If you’re getting divorced and have children under 18, child custody can be a controversial issue. Going through a divorce is a challenging and emotional phase. From hiring a divorce lawyer to establishing and calculating child support, numerous tasks need to be done.

It’s essential to research and know the basic court process to make an informed decision.

Steps of Child Custody and Support after Divorce

There are three significant steps that parents have to go through to decide on Child Custody and Support after Divorce.

Tips for Helping Young Children Cope With Divorce

1. Deciding the Type of Custody

Child custody should be decided in a divorce based on what is in the child’s best interests. A few states have ambiguous and general rules and leave it up to the judge’s discretion. Many jurisdictions, however, have laws that outline the different factors that a judge must consider when deciding on a custody order.

In the past, one parent was given custody, and the other was granted visitation rights. The children spent most of their time with the custodial parent, who made day-to-day decisions about them. The noncustodial parent was given specific visiting times with the children.

The modish trend is to have both parents involved in their children’s lives, which has given rise to the principle of shared or joint custody.

Many states still use the term “parenting time” to place all parents on a level playing field.

Physical custody (regarding where the child lives) and legal custody (regarding making decisions about the child’s welfare) can also be differentiated. But whatever terminology is used, the goal is to determine how much time a child spends with each parent and how parenting decisions are made.

2. Reaching a Custody Agreement

There are two different ways through which parents can reach a custody agreement:

Informally: Through a mediator.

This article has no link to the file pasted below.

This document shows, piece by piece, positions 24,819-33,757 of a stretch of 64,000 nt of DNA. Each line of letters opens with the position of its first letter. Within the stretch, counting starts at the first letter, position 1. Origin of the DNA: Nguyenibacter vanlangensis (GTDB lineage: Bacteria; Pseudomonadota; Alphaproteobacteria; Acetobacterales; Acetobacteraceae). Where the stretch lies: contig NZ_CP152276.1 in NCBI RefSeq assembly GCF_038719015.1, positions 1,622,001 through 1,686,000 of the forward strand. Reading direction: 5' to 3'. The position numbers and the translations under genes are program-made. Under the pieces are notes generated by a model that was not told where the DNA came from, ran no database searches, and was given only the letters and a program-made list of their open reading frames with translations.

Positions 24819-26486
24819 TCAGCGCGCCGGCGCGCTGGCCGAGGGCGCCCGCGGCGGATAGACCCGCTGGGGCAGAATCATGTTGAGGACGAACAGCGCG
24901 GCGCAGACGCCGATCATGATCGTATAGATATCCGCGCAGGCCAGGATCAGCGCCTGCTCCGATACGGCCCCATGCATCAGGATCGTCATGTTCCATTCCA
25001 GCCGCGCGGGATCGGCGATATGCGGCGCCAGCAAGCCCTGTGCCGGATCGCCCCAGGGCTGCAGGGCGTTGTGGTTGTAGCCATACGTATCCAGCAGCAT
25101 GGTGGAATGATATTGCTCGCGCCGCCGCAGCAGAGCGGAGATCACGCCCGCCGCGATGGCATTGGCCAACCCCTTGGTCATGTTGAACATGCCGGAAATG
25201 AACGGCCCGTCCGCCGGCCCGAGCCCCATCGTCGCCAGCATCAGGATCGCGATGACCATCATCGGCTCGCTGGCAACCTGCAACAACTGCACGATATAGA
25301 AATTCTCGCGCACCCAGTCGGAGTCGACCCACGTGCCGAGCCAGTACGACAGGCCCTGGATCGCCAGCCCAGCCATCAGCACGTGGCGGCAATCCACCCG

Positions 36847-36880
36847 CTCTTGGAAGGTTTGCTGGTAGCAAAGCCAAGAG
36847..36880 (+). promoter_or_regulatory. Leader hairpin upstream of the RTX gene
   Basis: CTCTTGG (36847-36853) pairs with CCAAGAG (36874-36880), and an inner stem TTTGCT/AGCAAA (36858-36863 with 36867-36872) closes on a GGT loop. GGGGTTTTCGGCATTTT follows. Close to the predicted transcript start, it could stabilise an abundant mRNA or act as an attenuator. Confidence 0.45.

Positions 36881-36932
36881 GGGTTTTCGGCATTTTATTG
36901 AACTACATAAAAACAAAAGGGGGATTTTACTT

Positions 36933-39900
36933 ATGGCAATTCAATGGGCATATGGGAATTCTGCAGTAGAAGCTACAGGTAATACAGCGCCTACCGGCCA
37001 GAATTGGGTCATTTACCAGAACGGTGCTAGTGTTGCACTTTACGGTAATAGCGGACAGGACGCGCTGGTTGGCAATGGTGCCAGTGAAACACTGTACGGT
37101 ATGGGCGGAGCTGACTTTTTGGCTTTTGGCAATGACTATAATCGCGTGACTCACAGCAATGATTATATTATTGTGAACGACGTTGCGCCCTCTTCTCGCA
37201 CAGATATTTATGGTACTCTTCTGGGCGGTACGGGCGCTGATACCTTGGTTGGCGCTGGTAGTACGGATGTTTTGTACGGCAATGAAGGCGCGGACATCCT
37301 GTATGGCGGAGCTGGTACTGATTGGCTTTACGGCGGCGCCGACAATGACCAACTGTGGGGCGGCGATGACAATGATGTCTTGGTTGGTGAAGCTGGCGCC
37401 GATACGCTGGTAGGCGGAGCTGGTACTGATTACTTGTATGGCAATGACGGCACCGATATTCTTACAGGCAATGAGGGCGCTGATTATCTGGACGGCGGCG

Formally: Through court orders.

Although parents can reach a custody agreement informally through a mediator, it’s always advised that you don’t negotiate or make any arrangements without first getting legal advice, regardless of how you intend to reach a custody agreement.

This formal or informal negotiation is a written legal agreement, but the process can differ. A “settlement agreement,” “custody agreement,” or “parenting agreement” are words used to describe this written legal agreement.

This agreement is then presented to the court for final approval, after which it becomes a legally binding contract that parents and others must follow.

3. Determining and Establishing Child Support

The noncustodial parent is usually obligated to pay child support to the custodial parent if one parent is given sole physical or legal custody.

In joint physical custody, child support commitments are measured by the proportion of time the child spends with each parent and each parent’s income.

States have different requirements and regulations for deciding the range of child support provided by an individual. Some states give judges many leeways when determining child support, while others have strict rules that must be followed. Your lawyer can help you understand these stipulations.

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Final Tip

Today, more than 23 million children in the United States live with a single parent.  It is in your best interests to consult an attorney regardless of the nature of your divorce.

A circumstance involving your child’s custody should not be taken lightly, and hiring the right lawyer is not a cost that you should avoid. Family law or a divorce lawyer are professionals in the field. They can assist you in regaining control of your situation and establishing a new life with your children. However, choose an experienced lawyer with an excellent track record to fight your case.

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